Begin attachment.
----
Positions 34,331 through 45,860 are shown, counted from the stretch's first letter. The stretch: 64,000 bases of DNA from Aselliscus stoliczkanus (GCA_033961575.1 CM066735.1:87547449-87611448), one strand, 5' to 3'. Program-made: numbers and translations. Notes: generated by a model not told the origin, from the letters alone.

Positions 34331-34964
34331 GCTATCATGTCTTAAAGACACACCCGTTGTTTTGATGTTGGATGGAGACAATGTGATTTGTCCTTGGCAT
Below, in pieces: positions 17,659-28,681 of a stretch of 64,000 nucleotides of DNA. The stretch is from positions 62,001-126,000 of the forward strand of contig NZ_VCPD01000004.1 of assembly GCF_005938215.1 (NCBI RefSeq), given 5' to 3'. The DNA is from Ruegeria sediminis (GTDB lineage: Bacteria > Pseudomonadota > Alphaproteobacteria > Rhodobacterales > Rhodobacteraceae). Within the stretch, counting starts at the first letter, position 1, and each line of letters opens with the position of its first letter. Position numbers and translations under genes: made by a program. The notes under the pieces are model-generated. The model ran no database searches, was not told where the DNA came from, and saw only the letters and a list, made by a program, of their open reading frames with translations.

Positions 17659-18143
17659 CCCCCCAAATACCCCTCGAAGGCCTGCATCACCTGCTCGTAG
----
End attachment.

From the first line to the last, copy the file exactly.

Positions 34,331 through 45,860 are shown, counted from the stretch's first letter. The stretch: 64,000 bases of DNA from Aselliscus stoliczkanus (GCA_033961575.1 CM066735.1:87547449-87611448), one strand, 5' to 3'. Program-made: numbers and translations. Notes: generated by a model not told the origin, from the letters alone.

Positions 34331-34964
34331 GCTATCATGTCTTAAAGACACACCCGTTGTTTTGATGTTGGATGGAGACAATGTGATTTGTCCTTGGCAT
Below, in pieces: positions 17,659-28,681 of a stretch of 64,000 nucleotides of DNA. The stretch is from positions 62,001-126,000 of the forward strand of contig NZ_VCPD01000004.1 of assembly GCF_005938215.1 (NCBI RefSeq), given 5' to 3'. The DNA is from Ruegeria sediminis (GTDB lineage: Bacteria > Pseudomonadota > Alphaproteobacteria > Rhodobacterales > Rhodobacteraceae). Within the stretch, counting starts at the first letter, position 1, and each line of letters opens with the position of its first letter. Position numbers and translations under genes: made by a program. The notes under the pieces are model-generated. The model ran no database searches, was not told where the DNA came from, and saw only the letters and a list, made by a program, of their open reading frames with translations.

Positions 17659-18143
17659 CCCCCCAAATACCCCTCGAAGGCCTGCATCACCTGCTCGTAG